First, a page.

Ototoxic drugs, such as vinca-alkaloids or platinum, are used in standard- and intensive chemotherapy regimens, the latter also within high-dose chemotherapy schedules and auto-PBSCT. Long-term risks related to the toxicity of the conditioning therapy and the consequently altered immunological status may include bilateral hearing impairment (high tone deficiency). These risks deserve long-term care following intensive regimens. Hearing impairment have most frequently been reported in connection with cis- or carboplatin therapy, but not melphalan. However, even with neurotoxic drugs, such as cis- or carboplatin, significant ototoxicity is generally described as an uncommon complication which is mainly observed in patients with poor general health, with no significant hearing loss at or below 4000 Hz.6 Of interest in our patient was the fact that he had a minor hearing impairment before the start of bortezomib, but showed severe cumulative hear loss after four bortezomib cycles. Peripheral sensory neuropathy (PN) has recently been reported as an important and common toxicity of bortezomib, occurring in 35% of patients.2, 3, 4 In phase-II studies, PN required dose reduction in 12% of patients. In 4–5% of cases, treatment was discontinued due to PN.2, 3 Nerve conduction studies and quantitative sensory testing indicated length-dependent axonal PN with predominantly small fiber involvement.7 The accumulation of undegraded, potentially cytotoxic proteins in normal cells may be postulated as one mechanism by which proteasome inhibition induces neurotoxicity. Increasing evidence supports this concept in neurodegenerative disorders, showing that aberrant or misfolded proteins and dysfunction of the ubiquitin–proteasome system cause neuronal damage.8 This has been determined in Alzheimer's or Parkinson's disease, where toxic, abnormal and aggregation-prone proteins seem to be the molecular bases underlying the disease pathogenesis.8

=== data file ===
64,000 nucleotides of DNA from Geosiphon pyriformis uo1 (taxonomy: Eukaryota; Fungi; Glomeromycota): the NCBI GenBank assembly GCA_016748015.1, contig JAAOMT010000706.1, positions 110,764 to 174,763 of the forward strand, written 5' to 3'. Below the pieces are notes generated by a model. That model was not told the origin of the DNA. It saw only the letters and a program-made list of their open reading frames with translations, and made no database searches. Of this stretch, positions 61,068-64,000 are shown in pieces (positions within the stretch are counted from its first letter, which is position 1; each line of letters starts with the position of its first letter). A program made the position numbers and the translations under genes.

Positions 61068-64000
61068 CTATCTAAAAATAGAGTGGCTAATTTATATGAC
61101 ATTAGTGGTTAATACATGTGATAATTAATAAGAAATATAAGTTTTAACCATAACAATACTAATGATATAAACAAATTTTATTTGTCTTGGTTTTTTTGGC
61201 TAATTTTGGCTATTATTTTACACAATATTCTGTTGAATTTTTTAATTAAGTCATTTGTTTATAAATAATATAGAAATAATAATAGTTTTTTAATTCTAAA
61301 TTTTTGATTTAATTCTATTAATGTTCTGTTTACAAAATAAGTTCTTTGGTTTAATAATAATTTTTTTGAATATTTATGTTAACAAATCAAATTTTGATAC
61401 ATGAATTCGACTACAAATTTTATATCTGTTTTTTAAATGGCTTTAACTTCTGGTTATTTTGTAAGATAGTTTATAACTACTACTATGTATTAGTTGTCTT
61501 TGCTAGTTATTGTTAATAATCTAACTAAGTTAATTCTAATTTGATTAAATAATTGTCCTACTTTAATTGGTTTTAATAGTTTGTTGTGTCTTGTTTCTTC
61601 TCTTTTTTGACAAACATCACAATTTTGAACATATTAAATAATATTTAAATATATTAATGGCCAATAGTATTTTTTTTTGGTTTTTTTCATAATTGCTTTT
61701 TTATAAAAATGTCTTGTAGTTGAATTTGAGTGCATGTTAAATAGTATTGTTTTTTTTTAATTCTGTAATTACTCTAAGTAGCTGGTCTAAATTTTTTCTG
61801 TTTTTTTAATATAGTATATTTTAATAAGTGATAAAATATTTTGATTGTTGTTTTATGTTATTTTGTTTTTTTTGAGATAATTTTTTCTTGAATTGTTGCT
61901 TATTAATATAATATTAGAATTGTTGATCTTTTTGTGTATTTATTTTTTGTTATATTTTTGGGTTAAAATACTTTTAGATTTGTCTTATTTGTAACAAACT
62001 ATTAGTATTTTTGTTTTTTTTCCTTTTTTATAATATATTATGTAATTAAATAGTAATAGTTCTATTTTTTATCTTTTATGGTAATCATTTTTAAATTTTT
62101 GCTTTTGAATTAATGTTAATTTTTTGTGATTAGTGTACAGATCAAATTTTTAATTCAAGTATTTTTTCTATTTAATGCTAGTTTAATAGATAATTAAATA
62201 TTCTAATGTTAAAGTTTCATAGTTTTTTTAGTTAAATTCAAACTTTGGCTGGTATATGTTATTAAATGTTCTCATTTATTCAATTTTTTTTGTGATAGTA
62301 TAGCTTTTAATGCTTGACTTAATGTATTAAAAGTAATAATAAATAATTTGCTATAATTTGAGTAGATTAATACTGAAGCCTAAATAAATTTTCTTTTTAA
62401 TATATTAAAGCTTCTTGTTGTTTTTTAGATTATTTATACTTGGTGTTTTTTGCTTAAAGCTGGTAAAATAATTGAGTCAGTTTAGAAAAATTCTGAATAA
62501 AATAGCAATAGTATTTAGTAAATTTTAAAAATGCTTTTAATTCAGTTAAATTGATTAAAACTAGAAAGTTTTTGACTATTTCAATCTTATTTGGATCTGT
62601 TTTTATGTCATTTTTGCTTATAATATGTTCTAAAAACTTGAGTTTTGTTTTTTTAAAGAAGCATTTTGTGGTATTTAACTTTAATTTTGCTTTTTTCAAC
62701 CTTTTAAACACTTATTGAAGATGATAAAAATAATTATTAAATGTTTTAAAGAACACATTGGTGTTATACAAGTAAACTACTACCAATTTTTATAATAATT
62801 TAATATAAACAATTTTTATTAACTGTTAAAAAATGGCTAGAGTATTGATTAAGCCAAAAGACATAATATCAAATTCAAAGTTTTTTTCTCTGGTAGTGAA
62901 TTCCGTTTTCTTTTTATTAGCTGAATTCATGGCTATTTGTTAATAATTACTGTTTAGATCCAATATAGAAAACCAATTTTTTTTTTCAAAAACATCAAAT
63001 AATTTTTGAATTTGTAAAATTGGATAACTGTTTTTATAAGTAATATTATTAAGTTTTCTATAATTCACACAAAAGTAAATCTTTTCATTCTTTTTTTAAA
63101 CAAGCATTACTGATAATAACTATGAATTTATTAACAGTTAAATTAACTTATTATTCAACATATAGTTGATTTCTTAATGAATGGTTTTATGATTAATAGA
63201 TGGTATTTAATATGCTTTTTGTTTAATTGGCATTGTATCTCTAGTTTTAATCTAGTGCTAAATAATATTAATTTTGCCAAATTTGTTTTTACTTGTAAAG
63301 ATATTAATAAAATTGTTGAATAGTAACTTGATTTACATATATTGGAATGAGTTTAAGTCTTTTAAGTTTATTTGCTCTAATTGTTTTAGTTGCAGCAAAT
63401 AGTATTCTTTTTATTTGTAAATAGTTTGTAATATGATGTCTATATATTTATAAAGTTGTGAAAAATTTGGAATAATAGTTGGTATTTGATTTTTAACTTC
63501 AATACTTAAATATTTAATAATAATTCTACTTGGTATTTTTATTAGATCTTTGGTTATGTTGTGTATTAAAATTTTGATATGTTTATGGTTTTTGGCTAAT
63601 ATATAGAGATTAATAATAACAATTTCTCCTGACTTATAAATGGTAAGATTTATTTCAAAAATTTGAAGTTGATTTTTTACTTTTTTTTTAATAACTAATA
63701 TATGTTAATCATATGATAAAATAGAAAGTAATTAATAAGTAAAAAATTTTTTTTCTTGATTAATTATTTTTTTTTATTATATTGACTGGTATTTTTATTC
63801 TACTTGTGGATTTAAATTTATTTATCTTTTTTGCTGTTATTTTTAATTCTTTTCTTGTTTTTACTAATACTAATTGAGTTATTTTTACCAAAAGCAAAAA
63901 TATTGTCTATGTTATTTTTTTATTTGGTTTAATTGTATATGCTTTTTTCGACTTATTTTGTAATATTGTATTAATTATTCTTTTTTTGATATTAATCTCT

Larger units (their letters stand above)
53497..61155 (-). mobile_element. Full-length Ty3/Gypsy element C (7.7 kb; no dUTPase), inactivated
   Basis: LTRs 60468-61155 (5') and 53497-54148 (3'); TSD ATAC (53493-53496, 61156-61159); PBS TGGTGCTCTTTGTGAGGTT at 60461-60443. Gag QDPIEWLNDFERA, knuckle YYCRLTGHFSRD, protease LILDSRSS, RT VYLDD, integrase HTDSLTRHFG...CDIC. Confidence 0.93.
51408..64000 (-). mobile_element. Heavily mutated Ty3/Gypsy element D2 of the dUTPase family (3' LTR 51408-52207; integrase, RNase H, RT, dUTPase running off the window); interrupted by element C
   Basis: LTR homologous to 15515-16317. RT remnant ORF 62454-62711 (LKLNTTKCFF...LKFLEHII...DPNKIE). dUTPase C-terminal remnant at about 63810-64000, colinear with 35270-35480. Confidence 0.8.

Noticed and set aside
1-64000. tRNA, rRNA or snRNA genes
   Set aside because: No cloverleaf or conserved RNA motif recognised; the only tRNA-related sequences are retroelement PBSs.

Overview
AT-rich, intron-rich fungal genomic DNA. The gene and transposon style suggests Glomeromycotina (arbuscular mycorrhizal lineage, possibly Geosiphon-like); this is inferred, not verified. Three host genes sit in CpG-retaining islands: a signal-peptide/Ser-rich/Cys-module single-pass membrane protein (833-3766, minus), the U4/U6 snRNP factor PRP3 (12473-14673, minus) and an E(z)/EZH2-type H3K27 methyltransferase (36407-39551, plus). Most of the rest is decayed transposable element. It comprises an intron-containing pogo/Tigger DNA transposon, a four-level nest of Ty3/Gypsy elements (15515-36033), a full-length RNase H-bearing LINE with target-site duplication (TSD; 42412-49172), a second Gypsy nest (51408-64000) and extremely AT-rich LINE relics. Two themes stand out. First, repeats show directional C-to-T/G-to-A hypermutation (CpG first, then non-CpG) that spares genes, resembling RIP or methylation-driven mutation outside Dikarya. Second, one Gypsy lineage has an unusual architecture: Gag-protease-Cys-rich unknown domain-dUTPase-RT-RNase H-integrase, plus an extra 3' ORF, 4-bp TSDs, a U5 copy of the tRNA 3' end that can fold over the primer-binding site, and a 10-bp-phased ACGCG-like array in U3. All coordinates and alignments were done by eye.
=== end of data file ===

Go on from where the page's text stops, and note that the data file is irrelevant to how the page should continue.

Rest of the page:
In summary, we describe a severe bilateral sensorineural hearing loss after four cycles of bortezomib treatment that has to the best of our knowledge never been reported to date. The mechanism leading to the observed hearing loss, especially the role of the proteasome, remains to be fully resolved; however, the accumulation of undegraded, potentially sensorineural and ototoxic proteins may explain its neurotoxicity. Since ototoxicity, as one neurotoxic manifestation of the drug, leads to debilitating conditions, patients receiving bortezomib should be informed about this noteworthy side effect. This side effect might be aggravated by intensive therapies, prior use of ototoxic substances, underlying hearing deficiency, and other conditions which are to be determined.


  1. 1

    Attal M, Harousseau JL, Facon T, Guilhot F, Doyen C, Fuzibet JG et al. Single versus double autologous stem-cell transplantation for multiple myeloma. N Engl J Med 2003; 349: 2495–2502.

  2. 2

    Richardson PG, Barlogie B, Berenson J, Singhal S, Jagannath S, Irwin D et al. A phase 2 study of bortezomib in relapsed, refractory myeloma. N Engl J Med 2003; 348: 2609–2617.

  3. 3

    Jagannath S, Barlogie B, Berenson J, Siegel D, Irwin D, Richardson PG et al. A phase 2 study of two doses of bortezomib in relapsed or refractory. Br J Haematol 2004; 127: 165–172.

  4. 4

    Adams J . The proteasome: a suitable antineoplastic target. Nat Rev Cancer 2004; 4: 349–360.

  5. 5

    Richardson PG, Sonneveld P, Schuster MW, Irwin D, Stadtmauer EA, Facon T et al. JCO 2004; 23: 6511, abstract.

  6. 6

    Antin JH . Long-term care after hematopoietic-cell transplantation in adults. N Engl J Med 2002; 347: 36–42.

  7. 7

    Richardson PG, Briemberg H, Jagannath S, Barlogie B, Berenson J, Singhal S et al. Blood 2003; 102: 512a, abstract.

  8. 8

    Giasson BI, Lee VM . Are ubiquitination pathways central to Parkinson's disease? Cell 2003; 114: 1–8.

Download references


We thank the internal reviewer in our institution for critically reading the manuscript and the anonymous external reviewer for thoughtful comments. The study was supported by Millennium Pharmaceuticals. The sponsor Millennium has received, carefully reviewed and fully agreed to this manuscript.

Author information

Correspondence to M Engelhardt.

Rights and permissions

Reprints and Permissions

About this article

Further reading